Home

Rene Magritte-Personal Values 1952
Rene Magritte-Personal Values 1952

Now that I am older the sound
Of the drumbeats grows louder,
Though the source becomes forever
Fainter, filtered by vague remorse,
Impossible longing for a home
That I have only visited in dreams.

I am a child again in these dreams
Attracted by the source of sound,
A woman calling me to go home:
At my silence she calls out louder
I stay still, filled with a sullen remorse
I could stand there like a stature forever.

If only we could build up bridges forever;
Break it on down like we do in dreams,
Then drop deeper without any remorse
To caverns filled with reverberating sound
Booming like my echoing heart louder
As it realises you can never go home.

For that is where the hatred lies, at home,
The source of afflictions that fester forever,
Over the years voices raised louder,
The only peace found in feverish dreams
With swirling fragments of whispered sound,
In the morning glare a cause of distinct remorse.

Though being human is cause enough for remorse,
For we are restless, searching for a lost home
And every time we speak or utter a sound
Lies the possibility of doing damage forever;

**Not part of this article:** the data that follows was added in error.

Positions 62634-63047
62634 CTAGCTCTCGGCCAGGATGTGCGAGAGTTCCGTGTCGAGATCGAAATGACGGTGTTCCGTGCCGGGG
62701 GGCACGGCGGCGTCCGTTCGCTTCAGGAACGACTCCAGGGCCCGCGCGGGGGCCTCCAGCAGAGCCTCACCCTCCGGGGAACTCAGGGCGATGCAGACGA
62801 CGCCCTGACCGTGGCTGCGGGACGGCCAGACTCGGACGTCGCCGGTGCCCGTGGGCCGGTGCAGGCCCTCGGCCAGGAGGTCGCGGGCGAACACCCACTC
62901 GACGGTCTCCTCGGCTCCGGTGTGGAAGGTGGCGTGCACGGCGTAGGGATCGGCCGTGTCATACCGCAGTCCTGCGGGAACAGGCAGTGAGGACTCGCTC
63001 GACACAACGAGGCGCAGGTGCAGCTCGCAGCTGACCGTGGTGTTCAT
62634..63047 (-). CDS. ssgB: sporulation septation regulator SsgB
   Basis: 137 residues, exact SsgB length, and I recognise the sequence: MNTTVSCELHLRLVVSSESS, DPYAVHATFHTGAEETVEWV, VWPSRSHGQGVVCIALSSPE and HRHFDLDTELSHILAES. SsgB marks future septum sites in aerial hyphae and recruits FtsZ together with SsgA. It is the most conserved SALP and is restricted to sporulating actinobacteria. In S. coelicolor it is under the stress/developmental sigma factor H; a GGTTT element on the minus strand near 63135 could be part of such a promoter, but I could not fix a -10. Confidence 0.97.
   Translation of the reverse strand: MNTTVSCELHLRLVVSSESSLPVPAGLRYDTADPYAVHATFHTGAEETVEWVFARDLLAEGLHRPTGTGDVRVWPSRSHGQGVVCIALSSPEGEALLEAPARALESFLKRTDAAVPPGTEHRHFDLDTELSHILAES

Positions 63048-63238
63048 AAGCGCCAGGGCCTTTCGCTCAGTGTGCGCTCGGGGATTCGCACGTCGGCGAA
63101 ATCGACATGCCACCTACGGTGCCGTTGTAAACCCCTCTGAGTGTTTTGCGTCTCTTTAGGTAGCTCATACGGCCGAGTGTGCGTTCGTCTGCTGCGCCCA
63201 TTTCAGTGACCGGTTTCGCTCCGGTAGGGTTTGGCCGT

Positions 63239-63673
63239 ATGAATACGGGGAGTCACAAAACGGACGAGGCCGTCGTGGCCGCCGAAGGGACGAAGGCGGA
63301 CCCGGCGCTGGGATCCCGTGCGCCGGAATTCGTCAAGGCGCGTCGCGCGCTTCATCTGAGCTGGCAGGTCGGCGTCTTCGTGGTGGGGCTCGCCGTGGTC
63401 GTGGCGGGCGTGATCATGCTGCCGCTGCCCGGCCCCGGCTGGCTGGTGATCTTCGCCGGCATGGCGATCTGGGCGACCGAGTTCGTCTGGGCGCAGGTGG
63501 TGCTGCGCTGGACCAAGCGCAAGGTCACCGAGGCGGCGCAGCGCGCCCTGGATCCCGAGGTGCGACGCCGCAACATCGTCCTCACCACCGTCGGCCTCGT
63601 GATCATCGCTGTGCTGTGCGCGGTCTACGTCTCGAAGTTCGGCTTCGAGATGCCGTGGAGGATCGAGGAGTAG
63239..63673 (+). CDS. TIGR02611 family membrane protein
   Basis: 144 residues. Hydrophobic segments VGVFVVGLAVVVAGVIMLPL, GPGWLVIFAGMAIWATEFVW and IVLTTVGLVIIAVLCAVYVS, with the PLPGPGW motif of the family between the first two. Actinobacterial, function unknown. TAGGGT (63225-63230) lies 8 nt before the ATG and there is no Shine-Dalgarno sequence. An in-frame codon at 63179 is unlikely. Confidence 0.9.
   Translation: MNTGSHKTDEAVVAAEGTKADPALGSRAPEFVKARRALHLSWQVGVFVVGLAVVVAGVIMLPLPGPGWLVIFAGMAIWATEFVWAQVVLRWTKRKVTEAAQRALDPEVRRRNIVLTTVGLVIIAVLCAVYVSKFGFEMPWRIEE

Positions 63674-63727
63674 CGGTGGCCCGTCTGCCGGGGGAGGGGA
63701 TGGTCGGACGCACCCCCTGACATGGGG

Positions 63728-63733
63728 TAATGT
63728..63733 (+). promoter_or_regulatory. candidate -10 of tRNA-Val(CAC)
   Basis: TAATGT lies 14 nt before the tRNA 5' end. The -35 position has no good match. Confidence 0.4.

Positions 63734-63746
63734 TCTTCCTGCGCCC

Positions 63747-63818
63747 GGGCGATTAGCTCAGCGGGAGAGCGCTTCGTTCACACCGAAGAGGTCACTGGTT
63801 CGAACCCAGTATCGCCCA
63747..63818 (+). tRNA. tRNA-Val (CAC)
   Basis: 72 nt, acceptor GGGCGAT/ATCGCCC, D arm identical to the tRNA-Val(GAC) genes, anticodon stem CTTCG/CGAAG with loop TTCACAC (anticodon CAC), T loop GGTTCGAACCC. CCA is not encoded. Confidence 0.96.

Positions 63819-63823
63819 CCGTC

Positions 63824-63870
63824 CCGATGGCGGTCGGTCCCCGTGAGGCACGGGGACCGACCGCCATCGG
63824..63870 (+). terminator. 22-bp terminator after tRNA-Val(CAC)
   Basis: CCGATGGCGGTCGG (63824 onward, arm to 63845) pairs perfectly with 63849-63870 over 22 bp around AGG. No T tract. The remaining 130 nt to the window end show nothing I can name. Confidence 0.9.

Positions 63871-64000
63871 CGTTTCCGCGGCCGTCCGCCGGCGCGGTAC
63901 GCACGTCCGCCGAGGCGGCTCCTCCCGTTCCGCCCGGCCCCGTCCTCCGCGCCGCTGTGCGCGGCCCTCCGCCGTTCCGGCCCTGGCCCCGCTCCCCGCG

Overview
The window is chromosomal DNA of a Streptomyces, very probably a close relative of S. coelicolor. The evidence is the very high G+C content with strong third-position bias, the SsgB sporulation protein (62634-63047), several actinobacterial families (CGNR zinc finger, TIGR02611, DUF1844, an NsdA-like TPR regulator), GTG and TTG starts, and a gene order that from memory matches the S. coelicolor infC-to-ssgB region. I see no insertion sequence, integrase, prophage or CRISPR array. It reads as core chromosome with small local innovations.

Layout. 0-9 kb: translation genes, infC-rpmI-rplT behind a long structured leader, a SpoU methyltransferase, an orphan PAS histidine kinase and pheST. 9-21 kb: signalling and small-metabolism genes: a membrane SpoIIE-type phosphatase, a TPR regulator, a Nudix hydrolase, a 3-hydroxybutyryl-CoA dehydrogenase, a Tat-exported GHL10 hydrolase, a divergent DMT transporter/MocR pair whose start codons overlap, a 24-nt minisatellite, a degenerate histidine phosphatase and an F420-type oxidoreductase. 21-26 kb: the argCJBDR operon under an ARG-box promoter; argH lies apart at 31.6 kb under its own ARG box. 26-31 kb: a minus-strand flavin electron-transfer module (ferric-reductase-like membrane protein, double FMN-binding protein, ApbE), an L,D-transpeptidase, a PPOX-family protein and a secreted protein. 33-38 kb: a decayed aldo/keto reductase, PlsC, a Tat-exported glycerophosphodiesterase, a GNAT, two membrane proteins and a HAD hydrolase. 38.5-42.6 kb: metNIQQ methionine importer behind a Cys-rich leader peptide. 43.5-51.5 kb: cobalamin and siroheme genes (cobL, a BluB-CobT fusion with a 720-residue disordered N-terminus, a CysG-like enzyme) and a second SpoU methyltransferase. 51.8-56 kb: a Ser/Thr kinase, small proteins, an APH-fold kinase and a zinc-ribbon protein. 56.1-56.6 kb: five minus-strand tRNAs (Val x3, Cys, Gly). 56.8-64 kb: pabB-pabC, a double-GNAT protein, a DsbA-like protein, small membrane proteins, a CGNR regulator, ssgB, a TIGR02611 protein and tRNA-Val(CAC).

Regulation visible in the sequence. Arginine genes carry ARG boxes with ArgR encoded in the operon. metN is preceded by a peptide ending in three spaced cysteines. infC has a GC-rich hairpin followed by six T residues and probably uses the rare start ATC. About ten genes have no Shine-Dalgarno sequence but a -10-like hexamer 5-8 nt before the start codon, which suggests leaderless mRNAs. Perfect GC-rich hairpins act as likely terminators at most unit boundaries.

With no resolution to be found even in dreams
Drowning out soothing voices with noises louder.

The din and banging grows ever louder,
Deadening the heart with poisonous remorse,
Seeping even into the sanctuary of dreams:
So I pray for a solitary glimpse of a home
Where I can find comfort and rest forever
Show me a symbol, give me a sign or a sound

Quieter rather than louder, pointing to a reposeful home
Where I banish remorse, to which I say goodbye forever
And let wash over me dreams, that lull with a sea sound.

Suite Dreams Seconded Six Times To Come Almost Full Circle

Max Ernst-La Femme 100 têtes-1929
Max Ernst-La Femme 100 têtes-1929

1.
My elder sister, perturbation,
indulge me,
heedless and headless
rushing towards paradise,
sinister utopia, blissed out
burning hell.

2.
We call to St. Satan Esq: among others,
Prince of Liars, Lord of this World and all its Works,
louche lounger, adolescent rebel par excellence,
horny old goat stroking your neatly trimmed beard,